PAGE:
Given the concerns raised by local authorities about lack of funding for their new responsibilities we are interested to see how this plays out. We remain committed to the multi-agency approach and we look forward to continuing and expanding on the important partnership work that is already established in Yorkshire with local authorities and the Environment Agency.
Natural England asked us to support the trial of a Hen Harrier recovery plan which comprises of the below six points. We would very much like to see Hen Harriers on our land, not have them removed, which seems to be the main concern of interested parties. This is why we are supporting the plan.
•Monitor Hen Harrier numbers in England and the UK via satellite tagging and tracking
•Share best practice with land managers and gamekeepers, encouraging the provision of food for birds of prey
•Work closely with the Raptor Persecution Priority Delivery Group (RPPDG) to analyse intelligence on persecution and deliver more effective enforcement and deterrence measures
•Monitor and protect nests and winter roosts from disturbance and destruction
•Work with landowners to reintroduce Hen Harriers to suitable areas in the South of England
•Scope out feasibility for trialling brood management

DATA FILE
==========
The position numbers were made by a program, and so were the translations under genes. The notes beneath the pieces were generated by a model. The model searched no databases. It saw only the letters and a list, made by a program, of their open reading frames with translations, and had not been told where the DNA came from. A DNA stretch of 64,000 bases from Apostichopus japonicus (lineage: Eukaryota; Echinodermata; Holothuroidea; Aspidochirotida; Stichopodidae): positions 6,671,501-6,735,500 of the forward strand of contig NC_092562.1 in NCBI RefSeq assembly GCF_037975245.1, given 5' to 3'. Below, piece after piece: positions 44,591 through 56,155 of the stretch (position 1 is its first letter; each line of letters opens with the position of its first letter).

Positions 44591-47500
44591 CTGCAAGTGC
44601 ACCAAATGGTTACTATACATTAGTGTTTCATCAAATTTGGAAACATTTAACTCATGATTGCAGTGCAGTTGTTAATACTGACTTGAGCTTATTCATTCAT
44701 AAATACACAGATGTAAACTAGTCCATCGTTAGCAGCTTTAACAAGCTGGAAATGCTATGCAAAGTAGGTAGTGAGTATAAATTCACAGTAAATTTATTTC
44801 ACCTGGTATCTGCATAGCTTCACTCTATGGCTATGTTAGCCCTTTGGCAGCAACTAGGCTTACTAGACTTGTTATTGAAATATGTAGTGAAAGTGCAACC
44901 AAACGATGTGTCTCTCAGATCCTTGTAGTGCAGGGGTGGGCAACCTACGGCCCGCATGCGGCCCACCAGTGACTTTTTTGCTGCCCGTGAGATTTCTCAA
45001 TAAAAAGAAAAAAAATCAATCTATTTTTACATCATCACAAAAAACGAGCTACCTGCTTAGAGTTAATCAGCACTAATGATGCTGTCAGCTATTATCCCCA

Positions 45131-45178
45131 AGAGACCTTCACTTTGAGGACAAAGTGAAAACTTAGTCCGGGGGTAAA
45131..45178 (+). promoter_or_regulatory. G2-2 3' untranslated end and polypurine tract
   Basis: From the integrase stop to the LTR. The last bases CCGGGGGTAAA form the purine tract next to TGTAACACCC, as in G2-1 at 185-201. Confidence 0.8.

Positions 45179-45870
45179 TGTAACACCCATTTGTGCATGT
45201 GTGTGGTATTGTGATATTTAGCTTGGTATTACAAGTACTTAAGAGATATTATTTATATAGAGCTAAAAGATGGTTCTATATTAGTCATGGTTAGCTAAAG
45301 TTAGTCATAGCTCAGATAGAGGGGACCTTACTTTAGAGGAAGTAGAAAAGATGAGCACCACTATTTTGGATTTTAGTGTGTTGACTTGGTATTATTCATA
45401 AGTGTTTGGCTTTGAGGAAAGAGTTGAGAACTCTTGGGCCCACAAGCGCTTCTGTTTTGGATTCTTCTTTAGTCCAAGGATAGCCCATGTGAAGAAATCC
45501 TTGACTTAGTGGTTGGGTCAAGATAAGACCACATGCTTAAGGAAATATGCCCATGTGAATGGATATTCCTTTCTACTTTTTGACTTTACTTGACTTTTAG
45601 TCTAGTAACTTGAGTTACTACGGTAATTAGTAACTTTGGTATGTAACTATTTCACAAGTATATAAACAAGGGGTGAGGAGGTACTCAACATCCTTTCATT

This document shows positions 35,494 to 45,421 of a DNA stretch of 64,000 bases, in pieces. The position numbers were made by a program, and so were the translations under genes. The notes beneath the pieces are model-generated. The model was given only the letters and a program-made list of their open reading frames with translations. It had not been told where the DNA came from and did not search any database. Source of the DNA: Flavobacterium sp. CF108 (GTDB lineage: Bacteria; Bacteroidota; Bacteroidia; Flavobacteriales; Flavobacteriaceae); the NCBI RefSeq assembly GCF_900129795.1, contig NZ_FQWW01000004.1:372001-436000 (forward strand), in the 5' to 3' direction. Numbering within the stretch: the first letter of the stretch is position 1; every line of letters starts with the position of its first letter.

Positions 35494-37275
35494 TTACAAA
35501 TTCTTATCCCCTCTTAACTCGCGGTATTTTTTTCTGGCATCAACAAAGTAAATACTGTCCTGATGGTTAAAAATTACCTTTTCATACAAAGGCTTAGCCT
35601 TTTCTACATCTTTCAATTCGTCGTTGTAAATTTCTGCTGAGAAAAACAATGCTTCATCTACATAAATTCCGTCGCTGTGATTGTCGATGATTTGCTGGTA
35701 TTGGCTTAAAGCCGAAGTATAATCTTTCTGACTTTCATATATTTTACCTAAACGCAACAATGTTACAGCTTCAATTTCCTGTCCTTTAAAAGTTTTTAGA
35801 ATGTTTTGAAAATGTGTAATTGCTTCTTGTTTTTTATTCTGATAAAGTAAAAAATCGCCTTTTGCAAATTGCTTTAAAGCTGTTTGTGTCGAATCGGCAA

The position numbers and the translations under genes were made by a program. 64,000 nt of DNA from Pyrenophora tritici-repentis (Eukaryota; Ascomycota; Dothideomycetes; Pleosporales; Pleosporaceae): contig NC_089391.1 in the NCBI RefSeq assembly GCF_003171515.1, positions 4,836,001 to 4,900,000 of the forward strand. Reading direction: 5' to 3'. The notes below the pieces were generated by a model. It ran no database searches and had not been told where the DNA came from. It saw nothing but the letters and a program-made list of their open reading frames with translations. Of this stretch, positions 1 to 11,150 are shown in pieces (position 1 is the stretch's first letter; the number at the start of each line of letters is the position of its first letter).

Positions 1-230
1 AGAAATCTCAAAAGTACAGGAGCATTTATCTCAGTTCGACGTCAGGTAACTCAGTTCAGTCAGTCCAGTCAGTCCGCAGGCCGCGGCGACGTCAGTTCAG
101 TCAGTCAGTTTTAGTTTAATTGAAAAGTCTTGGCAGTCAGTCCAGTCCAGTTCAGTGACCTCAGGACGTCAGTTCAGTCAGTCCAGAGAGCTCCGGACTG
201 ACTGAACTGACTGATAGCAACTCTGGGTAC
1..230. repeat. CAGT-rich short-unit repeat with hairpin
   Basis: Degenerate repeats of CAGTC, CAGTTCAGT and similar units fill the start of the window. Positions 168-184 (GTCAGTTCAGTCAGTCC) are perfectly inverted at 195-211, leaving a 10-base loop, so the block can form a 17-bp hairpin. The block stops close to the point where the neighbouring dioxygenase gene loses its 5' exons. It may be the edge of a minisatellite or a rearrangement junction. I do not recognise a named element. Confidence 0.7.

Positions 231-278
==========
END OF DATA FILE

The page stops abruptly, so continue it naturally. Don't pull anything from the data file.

For the last of these - to scope out feasibility for trialling brood management - we sought further explanation from Natural England. The explanation we received was that a group, chaired by Natural England, was currently working up a licence application for this trial. The proposal, we understand, is that all nests in the English uplands – where the land is included within the geographical scope of the licence – could contribute to the density figure (generally expressed as 10km between nests) but that landowners will make the decision as to whether or not they wish a particular nest to be brood managed in this way.
We think that a multi-stakeholder approach is more likely to be effective. In order to be a recipient site for Hen Harriers, landowners needed to register their land in the licenced area.